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The 71st pitched camp in the large engine house. From there could be seen at the summit of the hills the strongly fortified block-houses, which had been used effectively in the war with the insurgents. The American naval bombardment caused the houses to be deserted. But many were not misled by the unopposed landing of American troops. These expectations were realized, for in a few hours after landing the Spaniards fired upon the American troops, and the first engagement of the United States Army on Cuban soil took place at Las Guasimas.

Battle of Las Guasimas--there had been a battle a few days previous at Guantanamo when some marines from one of our war vessels landed and had a successful scrimmage with some Spaniards, not escaping without some loss, though slight in killed and wounded. After breakfast the men of the 71st saw ascending the mountain path, to the west of Siboney beach, the First United States Volunteer Cavalry, known as Roosevelt's Rough Riders, though Colonel Wood commanded them, and, like all cavalry troops in the campaign, the men were dismounted, for the terrain was too bad. The Riders walked right into a body of Spanish troops thicketed in the jungle some four miles along the trail toward Sevilla. Orders arrived for the 71st Regiment at once to proceed along the trail where had gone the 1st Untied States Cavalry and reinforce them, the American troops having encountered the enemy, met with heavy losses and been repulsed. This proved to be true, with the exception of the repulse. The 71st got under way in a few moments. Every man in it was ready for any duty he might confront. The men had gone but a little way, when returning wounded men confirmed the fears of a stern battle. General Hawkins ordered the 71st to precede the 1st Regiment of the brigade, and followed himself with the 6th and 16th Infantry, Regulars.

On went the 71st over rocks and through thorns and past cacti and struggling in thick underbrush for some four miles, when just beyond a block-house that had been depopulated, in which Captain Heindsman, of Company C, having been affected by the sun took temporary shelter, word came for the regiment to halt and await further orders. These came in about half an hour, much to the disappointment of the men, directing the brigade to return in route step to Siboney, which it at once proceeded to do.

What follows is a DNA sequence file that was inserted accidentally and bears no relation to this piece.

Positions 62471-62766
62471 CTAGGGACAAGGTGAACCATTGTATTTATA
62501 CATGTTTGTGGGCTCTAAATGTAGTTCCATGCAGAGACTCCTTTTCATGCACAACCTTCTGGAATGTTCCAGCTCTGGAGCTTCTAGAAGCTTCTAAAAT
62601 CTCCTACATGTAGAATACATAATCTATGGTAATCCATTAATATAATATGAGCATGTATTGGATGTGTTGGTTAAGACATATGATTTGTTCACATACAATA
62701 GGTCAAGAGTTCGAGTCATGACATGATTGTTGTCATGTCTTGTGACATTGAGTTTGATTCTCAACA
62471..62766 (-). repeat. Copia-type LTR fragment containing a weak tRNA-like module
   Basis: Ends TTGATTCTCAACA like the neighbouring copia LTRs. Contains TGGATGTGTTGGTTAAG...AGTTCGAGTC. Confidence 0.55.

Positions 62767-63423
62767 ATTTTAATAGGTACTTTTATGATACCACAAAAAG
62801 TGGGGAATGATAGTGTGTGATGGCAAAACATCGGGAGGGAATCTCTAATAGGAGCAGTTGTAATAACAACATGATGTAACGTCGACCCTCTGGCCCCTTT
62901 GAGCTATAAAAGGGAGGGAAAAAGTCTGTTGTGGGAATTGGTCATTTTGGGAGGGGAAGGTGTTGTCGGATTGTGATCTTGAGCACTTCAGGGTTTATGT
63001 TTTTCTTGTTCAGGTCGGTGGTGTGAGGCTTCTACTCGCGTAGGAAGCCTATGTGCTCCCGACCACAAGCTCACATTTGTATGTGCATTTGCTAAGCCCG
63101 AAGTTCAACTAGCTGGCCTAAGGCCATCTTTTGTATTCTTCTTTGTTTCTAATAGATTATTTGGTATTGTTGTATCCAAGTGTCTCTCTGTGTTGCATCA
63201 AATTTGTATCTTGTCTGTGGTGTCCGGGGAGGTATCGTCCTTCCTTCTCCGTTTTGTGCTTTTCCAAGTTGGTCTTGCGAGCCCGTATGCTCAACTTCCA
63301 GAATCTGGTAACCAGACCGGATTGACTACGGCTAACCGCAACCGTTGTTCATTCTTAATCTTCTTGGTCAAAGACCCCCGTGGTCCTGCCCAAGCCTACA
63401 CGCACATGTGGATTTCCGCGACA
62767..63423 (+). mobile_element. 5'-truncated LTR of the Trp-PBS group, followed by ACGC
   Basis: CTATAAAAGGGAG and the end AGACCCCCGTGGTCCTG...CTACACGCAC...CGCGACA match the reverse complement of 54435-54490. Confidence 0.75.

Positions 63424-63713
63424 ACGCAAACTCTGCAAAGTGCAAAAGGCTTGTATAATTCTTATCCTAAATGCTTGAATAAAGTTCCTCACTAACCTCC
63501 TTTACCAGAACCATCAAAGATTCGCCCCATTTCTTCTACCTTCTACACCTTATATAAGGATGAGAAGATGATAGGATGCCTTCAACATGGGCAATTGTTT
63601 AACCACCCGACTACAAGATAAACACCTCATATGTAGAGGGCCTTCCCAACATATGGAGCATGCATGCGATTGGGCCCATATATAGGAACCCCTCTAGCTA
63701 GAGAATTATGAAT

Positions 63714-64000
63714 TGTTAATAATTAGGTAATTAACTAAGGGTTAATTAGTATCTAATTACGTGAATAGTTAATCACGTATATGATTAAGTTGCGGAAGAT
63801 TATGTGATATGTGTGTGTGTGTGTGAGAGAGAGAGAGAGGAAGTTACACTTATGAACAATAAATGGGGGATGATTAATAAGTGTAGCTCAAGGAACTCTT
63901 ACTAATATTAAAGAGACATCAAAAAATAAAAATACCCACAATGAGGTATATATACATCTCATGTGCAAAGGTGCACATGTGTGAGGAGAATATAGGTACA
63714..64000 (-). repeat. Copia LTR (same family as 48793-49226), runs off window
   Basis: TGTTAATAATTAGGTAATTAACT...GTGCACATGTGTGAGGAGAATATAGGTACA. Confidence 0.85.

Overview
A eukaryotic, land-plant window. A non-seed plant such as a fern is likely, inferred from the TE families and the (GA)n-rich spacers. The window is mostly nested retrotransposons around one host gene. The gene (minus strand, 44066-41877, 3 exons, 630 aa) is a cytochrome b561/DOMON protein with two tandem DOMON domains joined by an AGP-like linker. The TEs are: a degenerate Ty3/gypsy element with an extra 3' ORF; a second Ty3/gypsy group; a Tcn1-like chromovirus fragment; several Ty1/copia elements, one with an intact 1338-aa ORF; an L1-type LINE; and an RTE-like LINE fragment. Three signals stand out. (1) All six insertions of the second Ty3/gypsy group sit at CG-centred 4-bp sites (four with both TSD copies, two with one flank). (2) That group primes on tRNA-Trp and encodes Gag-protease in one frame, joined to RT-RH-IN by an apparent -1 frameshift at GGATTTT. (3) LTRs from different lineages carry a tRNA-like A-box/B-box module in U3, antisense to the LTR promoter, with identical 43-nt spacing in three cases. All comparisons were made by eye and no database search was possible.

Up to this time no horses had been put ashore. Had they been landed, indeed, they could not have been used in this march. No horse could have gone along that trail. All officers made the hot and weary march. Along in the afternoon wounded men were brought in, filling several houses along the shore, which were hastily turned into use for hospitals.

Regarding the Las Guasimas engagement it was learned that Brigadier-General Young's 2d Brigade of Cavalry had one up the valley road with instructions to surround the enemy, if possible, and prevent their

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retreat into Santiago. The First United States Cavalry was directed to proceed along the mountain trail to the southward with a similar object in view. As these letter proceeded along the path and through thick bushes, quite unmindful of the nearness of the enemy, they received a volley of shots, which at once proved destructive and demoralizing. The Spanish using smokeless powder, it was not possible to discover their position. Volley after volley came into the ranks of the 1st Cavalry, and simultaneously the Spanish engaged General Young's Cavalry Brigade along the valley road to the northward of Las Guasimas, between Siboney and Sevilla. The new York Volunteers fought bravely alongside their comrades. Hamilton Fish, Jr., of New York, sergeant of Company K, was almost the first killed. Captain Allyn Capron, of New York, was also killed. The adjutant of Roosevelt's Rough Riders ran back to the rear and reported that Colonel Wood was dead, but this proved to be false. There were some twenty killed and seventy wounded in the engagement. All night long the surgeons worked over the wounded.